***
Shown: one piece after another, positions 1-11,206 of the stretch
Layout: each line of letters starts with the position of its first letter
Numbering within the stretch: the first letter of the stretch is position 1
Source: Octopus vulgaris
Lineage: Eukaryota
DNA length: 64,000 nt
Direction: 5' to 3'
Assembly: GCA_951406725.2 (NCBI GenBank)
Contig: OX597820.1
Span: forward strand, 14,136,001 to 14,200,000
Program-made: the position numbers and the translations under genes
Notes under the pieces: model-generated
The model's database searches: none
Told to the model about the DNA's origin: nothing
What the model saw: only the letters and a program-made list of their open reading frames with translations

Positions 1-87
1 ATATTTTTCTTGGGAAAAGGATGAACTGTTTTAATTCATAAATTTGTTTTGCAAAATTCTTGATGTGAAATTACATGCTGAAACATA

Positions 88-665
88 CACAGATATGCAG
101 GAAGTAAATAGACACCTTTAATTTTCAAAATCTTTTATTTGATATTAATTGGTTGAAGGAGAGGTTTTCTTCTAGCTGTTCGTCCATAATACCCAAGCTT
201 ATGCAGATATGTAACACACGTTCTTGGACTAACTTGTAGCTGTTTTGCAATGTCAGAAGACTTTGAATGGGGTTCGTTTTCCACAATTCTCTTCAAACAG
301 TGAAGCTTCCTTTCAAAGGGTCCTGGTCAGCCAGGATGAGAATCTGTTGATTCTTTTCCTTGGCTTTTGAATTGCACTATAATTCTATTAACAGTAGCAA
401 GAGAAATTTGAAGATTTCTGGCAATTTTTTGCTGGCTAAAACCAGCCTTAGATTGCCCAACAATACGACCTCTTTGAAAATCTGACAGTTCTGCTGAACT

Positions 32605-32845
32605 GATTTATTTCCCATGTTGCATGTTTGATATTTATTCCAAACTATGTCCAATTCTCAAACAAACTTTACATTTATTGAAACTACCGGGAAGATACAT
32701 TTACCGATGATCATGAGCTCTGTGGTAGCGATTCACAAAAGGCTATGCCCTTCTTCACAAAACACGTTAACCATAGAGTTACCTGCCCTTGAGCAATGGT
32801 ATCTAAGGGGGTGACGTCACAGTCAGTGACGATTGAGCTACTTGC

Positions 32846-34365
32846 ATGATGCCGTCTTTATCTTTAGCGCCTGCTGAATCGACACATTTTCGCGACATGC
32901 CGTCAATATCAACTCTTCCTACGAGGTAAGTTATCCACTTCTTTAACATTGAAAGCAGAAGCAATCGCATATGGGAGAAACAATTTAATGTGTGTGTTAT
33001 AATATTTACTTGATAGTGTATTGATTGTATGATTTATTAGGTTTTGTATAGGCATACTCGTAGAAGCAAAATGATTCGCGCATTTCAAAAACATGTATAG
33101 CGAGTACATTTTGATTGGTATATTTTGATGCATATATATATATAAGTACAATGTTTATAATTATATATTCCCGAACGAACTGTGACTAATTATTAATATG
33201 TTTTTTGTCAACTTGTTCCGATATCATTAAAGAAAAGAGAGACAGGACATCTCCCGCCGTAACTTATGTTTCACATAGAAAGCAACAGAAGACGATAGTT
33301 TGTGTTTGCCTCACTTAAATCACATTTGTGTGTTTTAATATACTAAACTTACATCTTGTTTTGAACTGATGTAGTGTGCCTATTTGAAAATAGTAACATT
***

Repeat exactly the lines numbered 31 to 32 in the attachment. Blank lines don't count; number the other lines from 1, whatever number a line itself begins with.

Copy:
33001 AATATTTACTTGATAGTGTATTGATTGTATGATTTATTAGGTTTTGTATAGGCATACTCGTAGAAGCAAAATGATTCGCGCATTTCAAAAACATGTATAG
33101 CGAGTACATTTTGATTGGTATATTTTGATGCATATATATATATAAGTACAATGTTTATAATTATATATTCCCGAACGAACTGTGACTAATTATTAATATG